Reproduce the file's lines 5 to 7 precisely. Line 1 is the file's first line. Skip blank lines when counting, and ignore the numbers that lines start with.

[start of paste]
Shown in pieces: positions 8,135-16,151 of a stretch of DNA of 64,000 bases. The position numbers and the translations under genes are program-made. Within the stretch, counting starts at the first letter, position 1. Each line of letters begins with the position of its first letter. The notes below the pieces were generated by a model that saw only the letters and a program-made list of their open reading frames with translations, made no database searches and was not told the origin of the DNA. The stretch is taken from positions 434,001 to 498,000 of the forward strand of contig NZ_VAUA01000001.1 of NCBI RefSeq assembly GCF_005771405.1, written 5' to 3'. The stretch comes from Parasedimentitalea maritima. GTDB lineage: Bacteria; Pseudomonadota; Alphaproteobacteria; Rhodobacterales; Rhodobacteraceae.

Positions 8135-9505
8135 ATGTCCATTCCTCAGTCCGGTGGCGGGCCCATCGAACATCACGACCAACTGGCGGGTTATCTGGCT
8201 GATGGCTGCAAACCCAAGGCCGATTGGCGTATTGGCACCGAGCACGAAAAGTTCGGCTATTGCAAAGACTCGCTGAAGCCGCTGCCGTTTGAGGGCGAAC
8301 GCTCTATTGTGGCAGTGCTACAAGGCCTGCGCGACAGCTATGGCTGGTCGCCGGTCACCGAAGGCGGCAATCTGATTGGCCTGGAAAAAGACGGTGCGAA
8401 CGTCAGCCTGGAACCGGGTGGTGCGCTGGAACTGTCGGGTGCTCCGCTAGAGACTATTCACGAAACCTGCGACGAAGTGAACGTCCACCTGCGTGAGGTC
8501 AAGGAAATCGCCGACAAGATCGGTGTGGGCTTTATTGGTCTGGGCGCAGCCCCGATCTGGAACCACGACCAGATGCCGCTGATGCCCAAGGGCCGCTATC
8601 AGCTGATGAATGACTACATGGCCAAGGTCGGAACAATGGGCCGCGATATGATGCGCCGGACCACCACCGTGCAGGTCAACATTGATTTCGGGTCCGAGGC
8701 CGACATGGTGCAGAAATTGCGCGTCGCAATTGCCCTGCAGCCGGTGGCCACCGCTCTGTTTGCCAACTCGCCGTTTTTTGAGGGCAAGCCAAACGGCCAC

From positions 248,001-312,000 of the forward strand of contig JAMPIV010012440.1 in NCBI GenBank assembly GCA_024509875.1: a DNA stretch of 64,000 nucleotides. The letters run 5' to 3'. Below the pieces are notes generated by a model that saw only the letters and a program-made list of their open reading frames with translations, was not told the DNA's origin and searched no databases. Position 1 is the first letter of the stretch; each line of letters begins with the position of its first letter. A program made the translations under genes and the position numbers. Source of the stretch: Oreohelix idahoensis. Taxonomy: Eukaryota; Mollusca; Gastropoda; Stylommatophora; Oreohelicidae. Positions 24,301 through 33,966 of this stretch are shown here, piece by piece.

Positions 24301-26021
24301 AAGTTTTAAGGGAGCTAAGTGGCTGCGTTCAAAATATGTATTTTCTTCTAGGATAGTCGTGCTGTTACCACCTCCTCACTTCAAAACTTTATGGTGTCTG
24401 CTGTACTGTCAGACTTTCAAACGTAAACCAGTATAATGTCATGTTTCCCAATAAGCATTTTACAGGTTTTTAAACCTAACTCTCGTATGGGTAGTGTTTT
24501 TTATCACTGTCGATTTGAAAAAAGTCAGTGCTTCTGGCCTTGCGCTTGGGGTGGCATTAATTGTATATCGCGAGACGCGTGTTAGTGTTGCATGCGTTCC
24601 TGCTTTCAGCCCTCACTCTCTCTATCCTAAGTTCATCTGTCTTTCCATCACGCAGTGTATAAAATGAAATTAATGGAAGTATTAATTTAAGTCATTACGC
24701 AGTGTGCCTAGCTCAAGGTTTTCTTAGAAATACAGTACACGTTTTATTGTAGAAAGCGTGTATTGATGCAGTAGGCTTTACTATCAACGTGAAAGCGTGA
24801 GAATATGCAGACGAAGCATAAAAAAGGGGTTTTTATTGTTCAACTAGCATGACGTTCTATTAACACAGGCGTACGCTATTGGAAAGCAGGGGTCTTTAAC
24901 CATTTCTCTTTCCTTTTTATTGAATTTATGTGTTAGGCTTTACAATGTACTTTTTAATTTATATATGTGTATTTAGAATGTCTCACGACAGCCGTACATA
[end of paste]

8301 GCTCTATTGTGGCAGTGCTACAAGGCCTGCGCGACAGCTATGGCTGGTCGCCGGTCACCGAAGGCGGCAATCTGATTGGCCTGGAAAAAGACGGTGCGAA
8401 CGTCAGCCTGGAACCGGGTGGTGCGCTGGAACTGTCGGGTGCTCCGCTAGAGACTATTCACGAAACCTGCGACGAAGTGAACGTCCACCTGCGTGAGGTC
8501 AAGGAAATCGCCGACAAGATCGGTGTGGGCTTTATTGGTCTGGGCGCAGCCCCGATCTGGAACCACGACCAGATGCCGCTGATGCCCAAGGGCCGCTATC